Chico-based organization conserves agricultural land
Twelve miles outside of Chico, a wide gravel road parts a canopy of trees over which an arch reads “Llano Seco Rancho” in gold letters.
The ranch is a nature haven—a place of oak woodlands, wetlands, native grasslands and riparian forests. It has raised cattle, farmed walnuts, almonds, corn, wheat and beans, to name a few crops. It is the place where Dave Sieperda, ranch manager, is raising his kids; a place where his son and daughter can ride horses and experience wildlife.
And thanks to organizations like the Northern California Regional Land Trust, this 18,000-acre property is a place protected from the winds of change.
“Every day we [lose] valuable, important agricultural land to pavement,” said Sieperda, who has worked for five years at the private ranch and witnessed first-hand the benefits of conservation.
Nearly all of Llano Seco Rancho is protected from development through easements granted by the U.S. Fish and Wildlife Service, the Nature Conservancy and, most recently, NCRLT.
A conservation easement is a contract in which landowners agree to give up development rights in return for money and/or tax breaks. Such easements last indefinitely, which tends to make them hard for land trusts to secure.
“Historically, there has been apprehension on the part of the agricultural community in working with a land trust,” said Jamison Watts, executive director of the NCRLT. “The whole in-perpetuity concept makes people feel uncomfortable.”
So uncomfortable, in fact, that despite being in operation for 18 years, and focusing almost exclusively on easements for the past eight years, NCRLT has only managed to secure one agricultural easement, granted to about 4,000 acres of Llano Seco in 2006. Meanwhile, 14 other easements have been granted for protection of existing wildland.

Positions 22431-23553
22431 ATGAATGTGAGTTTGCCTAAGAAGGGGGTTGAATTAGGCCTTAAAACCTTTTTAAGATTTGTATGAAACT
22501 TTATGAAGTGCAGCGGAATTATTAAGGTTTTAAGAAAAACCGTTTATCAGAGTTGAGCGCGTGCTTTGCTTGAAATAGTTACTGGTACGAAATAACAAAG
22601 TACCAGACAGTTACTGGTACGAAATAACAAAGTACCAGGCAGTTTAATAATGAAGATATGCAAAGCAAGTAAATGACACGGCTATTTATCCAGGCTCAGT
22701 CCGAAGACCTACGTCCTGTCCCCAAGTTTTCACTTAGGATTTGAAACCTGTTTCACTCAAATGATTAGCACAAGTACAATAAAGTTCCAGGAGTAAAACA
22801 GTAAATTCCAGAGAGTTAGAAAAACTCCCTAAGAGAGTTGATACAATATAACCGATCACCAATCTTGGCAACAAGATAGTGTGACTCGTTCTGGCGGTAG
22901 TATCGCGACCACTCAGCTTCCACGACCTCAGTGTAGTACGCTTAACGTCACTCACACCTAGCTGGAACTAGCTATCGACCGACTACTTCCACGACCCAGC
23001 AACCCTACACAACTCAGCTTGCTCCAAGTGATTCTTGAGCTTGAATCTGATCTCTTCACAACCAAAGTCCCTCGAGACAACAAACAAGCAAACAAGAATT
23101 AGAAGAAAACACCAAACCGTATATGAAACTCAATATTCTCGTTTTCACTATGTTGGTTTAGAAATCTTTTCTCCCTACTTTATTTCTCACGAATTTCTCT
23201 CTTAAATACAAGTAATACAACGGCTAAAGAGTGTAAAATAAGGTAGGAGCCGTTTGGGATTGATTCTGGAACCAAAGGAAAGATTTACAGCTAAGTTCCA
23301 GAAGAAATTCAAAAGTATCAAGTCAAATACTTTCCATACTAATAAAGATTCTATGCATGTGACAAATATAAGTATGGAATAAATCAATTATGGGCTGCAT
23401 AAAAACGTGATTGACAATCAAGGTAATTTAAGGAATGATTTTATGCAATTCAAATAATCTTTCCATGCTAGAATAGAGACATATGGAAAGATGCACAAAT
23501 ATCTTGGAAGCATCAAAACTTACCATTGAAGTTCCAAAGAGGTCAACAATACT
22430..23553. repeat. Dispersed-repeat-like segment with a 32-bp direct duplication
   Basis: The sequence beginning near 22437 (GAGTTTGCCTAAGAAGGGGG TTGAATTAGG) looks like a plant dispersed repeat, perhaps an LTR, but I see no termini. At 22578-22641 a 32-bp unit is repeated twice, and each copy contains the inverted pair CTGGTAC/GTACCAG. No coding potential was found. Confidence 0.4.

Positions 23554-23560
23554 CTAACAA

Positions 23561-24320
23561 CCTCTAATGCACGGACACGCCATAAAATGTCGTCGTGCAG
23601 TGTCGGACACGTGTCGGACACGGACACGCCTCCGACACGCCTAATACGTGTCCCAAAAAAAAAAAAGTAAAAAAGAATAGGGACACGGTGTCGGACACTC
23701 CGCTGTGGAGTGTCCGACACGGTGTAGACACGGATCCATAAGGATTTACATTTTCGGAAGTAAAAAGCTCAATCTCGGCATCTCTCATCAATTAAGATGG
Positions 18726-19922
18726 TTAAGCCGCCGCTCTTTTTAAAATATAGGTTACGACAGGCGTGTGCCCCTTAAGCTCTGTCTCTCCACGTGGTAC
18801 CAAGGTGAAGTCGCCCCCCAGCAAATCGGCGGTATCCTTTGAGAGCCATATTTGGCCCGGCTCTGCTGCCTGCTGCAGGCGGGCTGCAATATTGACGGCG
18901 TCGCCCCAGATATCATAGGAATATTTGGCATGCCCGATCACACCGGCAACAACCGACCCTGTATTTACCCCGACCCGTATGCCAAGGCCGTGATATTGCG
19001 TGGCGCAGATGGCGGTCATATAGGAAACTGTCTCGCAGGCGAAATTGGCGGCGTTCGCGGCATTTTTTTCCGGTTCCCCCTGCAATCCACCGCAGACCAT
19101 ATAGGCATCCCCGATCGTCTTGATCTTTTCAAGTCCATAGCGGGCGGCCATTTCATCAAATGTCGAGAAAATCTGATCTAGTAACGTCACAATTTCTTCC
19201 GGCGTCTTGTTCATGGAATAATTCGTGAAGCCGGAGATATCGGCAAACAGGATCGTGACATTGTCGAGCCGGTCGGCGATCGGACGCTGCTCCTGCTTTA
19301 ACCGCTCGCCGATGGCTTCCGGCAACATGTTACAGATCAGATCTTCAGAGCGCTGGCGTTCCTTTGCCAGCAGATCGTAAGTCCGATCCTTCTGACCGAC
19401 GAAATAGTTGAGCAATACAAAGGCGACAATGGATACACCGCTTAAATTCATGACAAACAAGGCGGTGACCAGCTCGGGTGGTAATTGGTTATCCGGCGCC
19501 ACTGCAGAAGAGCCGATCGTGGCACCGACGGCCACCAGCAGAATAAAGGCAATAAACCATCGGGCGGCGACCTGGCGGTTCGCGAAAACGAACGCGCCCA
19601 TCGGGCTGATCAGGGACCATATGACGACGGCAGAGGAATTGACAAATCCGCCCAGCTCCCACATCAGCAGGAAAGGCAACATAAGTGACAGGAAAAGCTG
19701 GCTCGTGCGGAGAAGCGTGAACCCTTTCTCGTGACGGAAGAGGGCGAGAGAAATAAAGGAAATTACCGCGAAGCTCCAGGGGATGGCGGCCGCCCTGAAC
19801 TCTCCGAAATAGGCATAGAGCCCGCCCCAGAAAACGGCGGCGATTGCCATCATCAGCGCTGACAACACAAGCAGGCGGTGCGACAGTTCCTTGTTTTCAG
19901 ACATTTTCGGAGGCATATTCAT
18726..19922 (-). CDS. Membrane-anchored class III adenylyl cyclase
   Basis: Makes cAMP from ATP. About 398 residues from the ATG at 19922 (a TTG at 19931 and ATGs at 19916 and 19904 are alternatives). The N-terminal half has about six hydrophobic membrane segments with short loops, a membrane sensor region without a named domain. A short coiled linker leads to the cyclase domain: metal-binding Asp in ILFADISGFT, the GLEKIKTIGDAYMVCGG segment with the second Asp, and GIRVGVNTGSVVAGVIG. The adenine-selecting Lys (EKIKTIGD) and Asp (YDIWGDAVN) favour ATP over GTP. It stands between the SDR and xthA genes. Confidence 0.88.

During a recent visit to Llano Seco, the 40-year-old Sieperda described the ranch as a place whose rich landscapes needed protection. Sitting in the ranch’s office with a squirming, squeaking little yellow Labrador retriever, Drake, in his arms, Sieperda spoke of the land’s ecological value and history.
The ranch came into existence in 1845, when Pio Pico, the last governor of Mexican Alta California, issued a land grant. From there, it changed hands many times, and at one point was even traded for 15 cows. It came into the hands of the Parrott family in 1861, where it has since remained. Sieperda manages the ranch for owner Richard Thieriot, who lives in San Francisco.
Despite the family’s commitment to conservation, Sieperda understands the hesitation other farmers feel about easements.
“I don’t think many people want to give up that potential of using their land later,” said Sieperda. “[And] easements aren’t understood.”
Ambiguity has been one of the major barriers faced by NCRLT. But the three-person operation, backed by a board of directors, is working to better explain its mission.
Founded in 1990 under the name Parks and Preserve Foundation, the nonprofit originally focused on conserving wildlands in Butte County. In 2000, the organization changed its name to the Northern California Regional Land Trust and expanded its interests and capabilities to include agricultural land in Tehama and Glenn counties in addition to Butte County.
In the past year, NCRLT has gotten the attention of some farmers through outreach programs. With funding provided by the California Farmland Conservancy Program, the organization has distributed information and attended community events, coffee talks and Rotary meetings, surpassing a goal of reaching 450 farmers.